Latest Stellar evolution Stories
Continuing a tradition stretching back more than 25 centuries, astronomers have used the new 2.3-m 'Aristarchos' telescope, sited at Helmos Observatory (2340m high) in the Pelοponnese Mountains in Greece, to determine the distance to and history of an enigmatic stellar system, discovering it to likely be a binary star cocooned within an exotic nebula.
Astronomers using NASA's Chandra X-ray Observatory claim that matter was ejected at high speeds along the poles of a rotating star, creating a supernova remnant, W49B, which may contain a young black hole.
New observations have led to a better understanding of supernovae, which could one day lead to even better forecasts for the cosmic events.
Astrophysicists have debated the outcome of two binary stars – stars that orbit each other – coming together in a "common envelope" for a long time. A new study from the University of Alberta has finally provided some answers.
A Rutgers University astronomer has created computer models and simulations that help to explain how galaxies formed and evolved.
According to a new study, black hole cosmic radiation blasted into the Earth back in the 8th century. Japanese astrophysicist Fusa Miyake discovered last year clues for the strange event located in the rings of ancient cedar trees that dated back to either 774 or 775 AD.
A multinational team of scientists has revealed new information about the explosive events known as novae.
Have you ever wished for a time machine to be able to travel to the distant past? What about a "Wayback Television Set" that would allow you to watch an entire month of ancient prehistory in real time?
Wanting to bridge the gap between what is known about exploring stars and the remnants left behind thousands of years later, two University of Texas at Arlington students and their colleagues are trying something new – using SNSPH, a complex computer code developed at Los Alamos National Laboratory.
Astronomers have discovered a group of dwarf galaxies moving in unison near the Andromeda Galaxy around the host known as Messier 31.
The prominent feature that allows for the existence of life on Earth is the Sun. Radiation from our closest star provides heat and energy to our planet, driving biological processes and providing the necessary conditions for liquid water to naturally exist. But our Sun is only but one star in this vast Universe. And as it turns out, most stars are quite different than the one that illuminates our day. For this reason, scientists have, for hundreds of years, attempted to study the other...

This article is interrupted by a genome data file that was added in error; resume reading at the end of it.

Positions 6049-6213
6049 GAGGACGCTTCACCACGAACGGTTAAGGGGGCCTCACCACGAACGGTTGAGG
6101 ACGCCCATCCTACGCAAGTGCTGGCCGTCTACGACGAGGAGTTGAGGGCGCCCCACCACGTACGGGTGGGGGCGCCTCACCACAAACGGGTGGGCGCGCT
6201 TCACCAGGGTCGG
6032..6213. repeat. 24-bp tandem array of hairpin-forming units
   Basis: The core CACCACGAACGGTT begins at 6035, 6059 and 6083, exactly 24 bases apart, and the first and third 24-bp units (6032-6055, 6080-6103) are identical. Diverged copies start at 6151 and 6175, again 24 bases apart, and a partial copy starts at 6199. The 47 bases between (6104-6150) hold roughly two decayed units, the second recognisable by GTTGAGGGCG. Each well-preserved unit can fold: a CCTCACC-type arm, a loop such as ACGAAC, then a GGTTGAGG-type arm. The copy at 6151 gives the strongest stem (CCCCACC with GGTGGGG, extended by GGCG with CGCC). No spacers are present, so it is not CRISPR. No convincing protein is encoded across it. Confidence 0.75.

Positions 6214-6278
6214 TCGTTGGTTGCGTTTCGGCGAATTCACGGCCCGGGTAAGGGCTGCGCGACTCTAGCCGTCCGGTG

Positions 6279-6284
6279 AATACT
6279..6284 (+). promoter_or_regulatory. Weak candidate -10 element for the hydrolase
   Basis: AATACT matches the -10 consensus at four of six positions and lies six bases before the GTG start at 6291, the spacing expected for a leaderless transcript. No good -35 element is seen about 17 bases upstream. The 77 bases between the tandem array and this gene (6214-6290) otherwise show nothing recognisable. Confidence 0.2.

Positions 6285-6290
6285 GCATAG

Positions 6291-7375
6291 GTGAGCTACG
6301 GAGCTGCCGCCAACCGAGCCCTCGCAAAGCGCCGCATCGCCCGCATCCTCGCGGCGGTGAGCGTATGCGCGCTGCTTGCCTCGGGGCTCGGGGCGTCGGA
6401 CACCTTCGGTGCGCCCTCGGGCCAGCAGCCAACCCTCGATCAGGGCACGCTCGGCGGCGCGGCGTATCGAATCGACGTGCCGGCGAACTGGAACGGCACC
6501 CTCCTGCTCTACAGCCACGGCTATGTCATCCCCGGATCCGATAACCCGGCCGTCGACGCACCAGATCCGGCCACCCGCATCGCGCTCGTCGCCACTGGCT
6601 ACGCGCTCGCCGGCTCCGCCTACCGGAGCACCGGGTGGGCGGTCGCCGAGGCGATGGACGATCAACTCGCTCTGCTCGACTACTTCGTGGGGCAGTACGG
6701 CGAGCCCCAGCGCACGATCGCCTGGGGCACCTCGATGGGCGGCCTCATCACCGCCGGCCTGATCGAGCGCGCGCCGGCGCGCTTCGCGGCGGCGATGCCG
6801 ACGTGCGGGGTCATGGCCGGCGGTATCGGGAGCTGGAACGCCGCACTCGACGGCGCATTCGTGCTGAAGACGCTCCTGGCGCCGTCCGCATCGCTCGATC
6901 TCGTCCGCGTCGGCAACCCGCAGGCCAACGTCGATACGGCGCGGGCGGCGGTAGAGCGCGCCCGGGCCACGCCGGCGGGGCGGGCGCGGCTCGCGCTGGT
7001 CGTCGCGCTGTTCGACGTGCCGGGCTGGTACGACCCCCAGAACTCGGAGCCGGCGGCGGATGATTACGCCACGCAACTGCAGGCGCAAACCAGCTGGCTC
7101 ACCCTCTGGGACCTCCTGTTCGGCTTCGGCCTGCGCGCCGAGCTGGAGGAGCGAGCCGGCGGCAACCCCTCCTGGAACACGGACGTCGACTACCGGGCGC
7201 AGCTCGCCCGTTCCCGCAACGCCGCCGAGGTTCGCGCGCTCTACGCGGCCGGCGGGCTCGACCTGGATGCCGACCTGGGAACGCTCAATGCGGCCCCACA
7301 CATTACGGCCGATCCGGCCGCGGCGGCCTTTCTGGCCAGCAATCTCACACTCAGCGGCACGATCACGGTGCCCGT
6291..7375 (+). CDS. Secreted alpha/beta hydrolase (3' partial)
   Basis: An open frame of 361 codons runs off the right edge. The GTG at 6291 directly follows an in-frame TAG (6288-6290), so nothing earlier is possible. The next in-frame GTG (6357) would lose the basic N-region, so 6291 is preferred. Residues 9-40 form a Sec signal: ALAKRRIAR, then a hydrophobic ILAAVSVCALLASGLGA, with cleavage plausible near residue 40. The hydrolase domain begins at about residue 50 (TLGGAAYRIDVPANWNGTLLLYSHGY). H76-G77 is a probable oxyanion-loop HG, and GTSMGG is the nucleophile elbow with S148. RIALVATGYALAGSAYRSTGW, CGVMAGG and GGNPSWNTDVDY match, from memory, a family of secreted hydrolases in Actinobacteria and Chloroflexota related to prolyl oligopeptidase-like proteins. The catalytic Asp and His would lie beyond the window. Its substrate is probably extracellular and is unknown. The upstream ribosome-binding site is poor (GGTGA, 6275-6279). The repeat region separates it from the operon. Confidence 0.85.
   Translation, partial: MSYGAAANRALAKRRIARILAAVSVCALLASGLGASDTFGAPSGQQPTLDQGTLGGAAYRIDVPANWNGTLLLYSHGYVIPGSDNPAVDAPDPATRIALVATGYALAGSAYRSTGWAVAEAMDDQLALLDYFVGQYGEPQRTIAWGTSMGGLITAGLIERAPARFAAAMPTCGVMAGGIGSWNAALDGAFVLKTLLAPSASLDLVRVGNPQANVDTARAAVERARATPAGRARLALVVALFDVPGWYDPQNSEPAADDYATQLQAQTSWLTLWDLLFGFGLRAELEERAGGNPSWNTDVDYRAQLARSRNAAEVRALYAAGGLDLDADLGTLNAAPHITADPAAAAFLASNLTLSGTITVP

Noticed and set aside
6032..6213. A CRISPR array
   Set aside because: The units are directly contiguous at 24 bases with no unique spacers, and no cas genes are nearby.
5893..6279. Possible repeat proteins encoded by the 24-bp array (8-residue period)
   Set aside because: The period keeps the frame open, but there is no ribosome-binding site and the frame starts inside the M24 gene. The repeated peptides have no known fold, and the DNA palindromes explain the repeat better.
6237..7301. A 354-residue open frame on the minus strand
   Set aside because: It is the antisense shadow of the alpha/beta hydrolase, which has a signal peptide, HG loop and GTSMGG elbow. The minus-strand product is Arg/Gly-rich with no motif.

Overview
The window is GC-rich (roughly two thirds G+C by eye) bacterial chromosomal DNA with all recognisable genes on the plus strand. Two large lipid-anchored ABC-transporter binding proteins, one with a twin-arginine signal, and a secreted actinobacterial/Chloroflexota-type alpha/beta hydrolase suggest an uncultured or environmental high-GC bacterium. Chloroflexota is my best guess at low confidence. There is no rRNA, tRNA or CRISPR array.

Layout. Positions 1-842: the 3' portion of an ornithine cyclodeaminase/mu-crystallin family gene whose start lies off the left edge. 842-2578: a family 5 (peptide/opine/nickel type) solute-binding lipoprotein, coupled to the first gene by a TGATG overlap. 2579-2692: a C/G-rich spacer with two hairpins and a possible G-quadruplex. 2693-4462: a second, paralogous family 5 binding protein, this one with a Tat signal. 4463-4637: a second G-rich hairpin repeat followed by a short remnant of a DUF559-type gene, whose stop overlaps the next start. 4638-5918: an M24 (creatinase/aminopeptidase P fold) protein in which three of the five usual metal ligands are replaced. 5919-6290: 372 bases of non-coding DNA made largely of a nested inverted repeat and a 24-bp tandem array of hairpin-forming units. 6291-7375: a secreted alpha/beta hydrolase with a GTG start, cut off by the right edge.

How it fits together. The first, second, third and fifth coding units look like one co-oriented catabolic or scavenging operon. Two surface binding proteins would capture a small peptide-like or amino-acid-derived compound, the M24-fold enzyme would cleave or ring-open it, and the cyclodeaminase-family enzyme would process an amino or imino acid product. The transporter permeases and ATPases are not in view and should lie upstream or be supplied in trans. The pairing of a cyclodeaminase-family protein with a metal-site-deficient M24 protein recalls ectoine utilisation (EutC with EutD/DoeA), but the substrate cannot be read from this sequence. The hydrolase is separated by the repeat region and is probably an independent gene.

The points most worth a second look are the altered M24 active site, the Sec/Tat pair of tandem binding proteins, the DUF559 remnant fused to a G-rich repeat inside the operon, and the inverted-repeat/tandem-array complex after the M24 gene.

Hertzsprung-Russell Diagram -- In stellar astronomy, the Hertzsprung-Russell diagram (H-R diagram) shows the relation between the absolute magnitude and the spectral types of stars. It was invented around 1910 by Ejnar Hertzsprung and Henry Norris Russell. There are two equivalent forms. One is the observer's form which plots the color of the star on one axis and the absolute magnitude on the other axis. The theoretician's form plots the temperature of the star on one axis and the...
White Dwarf -- A white dwarf is a a star supported by electron degeneracy. A star like our Sun will become a white dwarf when it has exhausted its nuclear fuel. Near the end of its nuclear burning stage, such a star goes through a red giant phase and then expels most of its outer material (creating a planetary nebula) until only the hot (T > 100,000 K) core remains, which then settles down to become a young white dwarf. A typical white dwarf is half as massive as the Sun, yet only...
Supernova Remnant -- A supernova remnant (SNR) is made up of the materials left behind by the gigantic explosion of a star in a supernova. There are two possible routes to this end: either a massive star may cease to generate fusion energy in its core, and collapse inward under the force of its own gravity, or a white dwarf star may accumulate material from a companion star until it reaches a critical mass and undergoes a similar collapse. In either case, the resulting supernova...
Supernova -- A supernova is a star that increases its brightness drastically within a matter of days, making it appear as if a "new" star was born (hence "nova"). The "super" prefix distinguishes it from a mere nova, which also involves a star increasing in brightness, though to a lesser extent and through a much different mechanism. Astronomers have classified supernovae in several classes, according to the lines of different elements that appear in their spectra. The first element...
- Of or relating to good digestion.
More Images (272 images) »